We could argue that the systems being used today are at fault when we become whimsical about a past educational success.   The comparisons being made are not like for like.  In 1988 it was only just coming into force that pupils had to stay until after their the 16+ exams (even this was muted as a title of that exam before GCSE emerged from the GCE and CSE qualifications).  Today we are talking again of pupils moving on from secondary school based education to UTC (University Technical Colleges) at the age of 14.  "School leaving age" or compulsory education and training is gradually rising to 18 in the next two years.  Having a National Curriculum to age 14 makes sense.  What happens after is still controversial in that GCSEs are being "reformed".  Whether this will lead to improvement in competence as opposed to league table positions is the big question.  We need to have more of a pass or fail test of competence in key skills such as Maths and English for the majority of pupils.  The academic requirements of A, B grades for college entry are a different arguement possibly from a certification of competence in skills that can be used in the workplace.  Should we even be considering that a measure at age 16 should dictate life pathways? 

As you have probably gathered from this blog I am having difficulty understanding which way the UK Education is going.   The key question is  if the current stirring of the educational cauldron will achieve the goal of providing UK's (or those in England and Wales) young adults and therefore future decision makers with the skills to make informed choices?  Or are we again becoming embroiled with how complex can we make the dream machine?  Or do we need to go back and sit under a tree and just listen and converse?  Did it work for the Ancient Greeks?  We do not know as they were not PISA tested against other countries, but we do know that their legacy of literature is still used.  Will we say that about the 1988 Education Act in a similar vein of contemplation?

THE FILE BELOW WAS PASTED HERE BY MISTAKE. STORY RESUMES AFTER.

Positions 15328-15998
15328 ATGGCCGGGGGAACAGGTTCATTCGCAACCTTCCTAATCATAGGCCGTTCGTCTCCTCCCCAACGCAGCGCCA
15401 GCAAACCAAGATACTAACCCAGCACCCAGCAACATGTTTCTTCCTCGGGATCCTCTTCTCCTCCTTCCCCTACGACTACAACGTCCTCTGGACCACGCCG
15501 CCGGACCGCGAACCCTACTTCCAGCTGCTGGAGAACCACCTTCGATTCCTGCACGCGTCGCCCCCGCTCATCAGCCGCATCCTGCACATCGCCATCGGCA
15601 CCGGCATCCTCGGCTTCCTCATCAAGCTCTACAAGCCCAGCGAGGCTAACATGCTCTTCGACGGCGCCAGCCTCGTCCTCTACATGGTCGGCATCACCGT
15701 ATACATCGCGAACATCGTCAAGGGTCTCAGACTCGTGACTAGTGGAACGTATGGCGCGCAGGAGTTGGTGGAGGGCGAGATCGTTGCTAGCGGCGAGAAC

Saturday, 9 February 2013

Friday Reflection!

UK Education changes!

+Philip Spalding

A major week for educational announcements!  The Ebacc that was is not to be (   The much needed re-establishment of confidence UK education qualifications took another twist as stakeholder groups had their input taken on board.  As usual there were claims of U-turns on policy.  This negative phrase goes back to the Mrs. Thatcher declaration the "Lady is not for turning".  Since this time reversals of thinking have become even more associated with failure rather than compromise.  We try to teach children in school is tolerance, considering the other persons point of view, weighing up evidence and making decisions based on a balanced view.